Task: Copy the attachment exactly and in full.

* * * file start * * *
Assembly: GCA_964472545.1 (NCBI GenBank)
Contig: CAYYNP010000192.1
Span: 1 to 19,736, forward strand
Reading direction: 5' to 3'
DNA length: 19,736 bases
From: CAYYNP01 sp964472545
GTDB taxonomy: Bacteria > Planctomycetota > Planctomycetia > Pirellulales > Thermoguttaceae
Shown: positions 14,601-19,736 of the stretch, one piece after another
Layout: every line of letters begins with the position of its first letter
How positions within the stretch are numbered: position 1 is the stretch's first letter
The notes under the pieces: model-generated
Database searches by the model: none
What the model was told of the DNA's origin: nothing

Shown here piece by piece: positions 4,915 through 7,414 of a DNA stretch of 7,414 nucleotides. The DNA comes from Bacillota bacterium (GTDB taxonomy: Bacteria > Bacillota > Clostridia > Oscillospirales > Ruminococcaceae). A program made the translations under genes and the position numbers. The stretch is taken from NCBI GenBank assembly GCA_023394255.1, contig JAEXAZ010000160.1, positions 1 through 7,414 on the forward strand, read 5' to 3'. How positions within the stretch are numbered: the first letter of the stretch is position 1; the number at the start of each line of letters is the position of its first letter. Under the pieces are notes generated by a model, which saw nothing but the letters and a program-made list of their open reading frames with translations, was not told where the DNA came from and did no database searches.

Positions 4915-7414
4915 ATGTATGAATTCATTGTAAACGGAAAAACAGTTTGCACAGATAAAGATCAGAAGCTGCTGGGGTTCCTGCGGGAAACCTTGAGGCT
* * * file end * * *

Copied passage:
Assembly: GCA_964472545.1 (NCBI GenBank)
Contig: CAYYNP010000192.1
Span: 1 to 19,736, forward strand
Reading direction: 5' to 3'
DNA length: 19,736 bases
From: CAYYNP01 sp964472545
GTDB taxonomy: Bacteria > Planctomycetota > Planctomycetia > Pirellulales > Thermoguttaceae
Shown: positions 14,601-19,736 of the stretch, one piece after another
Layout: every line of letters begins with the position of its first letter
How positions within the stretch are numbered: position 1 is the stretch's first letter
The notes under the pieces: model-generated
Database searches by the model: none
What the model was told of the DNA's origin: nothing

Shown here piece by piece: positions 4,915 through 7,414 of a DNA stretch of 7,414 nucleotides. The DNA comes from Bacillota bacterium (GTDB taxonomy: Bacteria > Bacillota > Clostridia > Oscillospirales > Ruminococcaceae). A program made the translations under genes and the position numbers. The stretch is taken from NCBI GenBank assembly GCA_023394255.1, contig JAEXAZ010000160.1, positions 1 through 7,414 on the forward strand, read 5' to 3'. How positions within the stretch are numbered: the first letter of the stretch is position 1; the number at the start of each line of letters is the position of its first letter. Under the pieces are notes generated by a model, which saw nothing but the letters and a program-made list of their open reading frames with translations, was not told where the DNA came from and did no database searches.

Positions 4915-7414
4915 ATGTATGAATTCATTGTAAACGGAAAAACAGTTTGCACAGATAAAGATCAGAAGCTGCTGGGGTTCCTGCGGGAAACCTTGAGGCT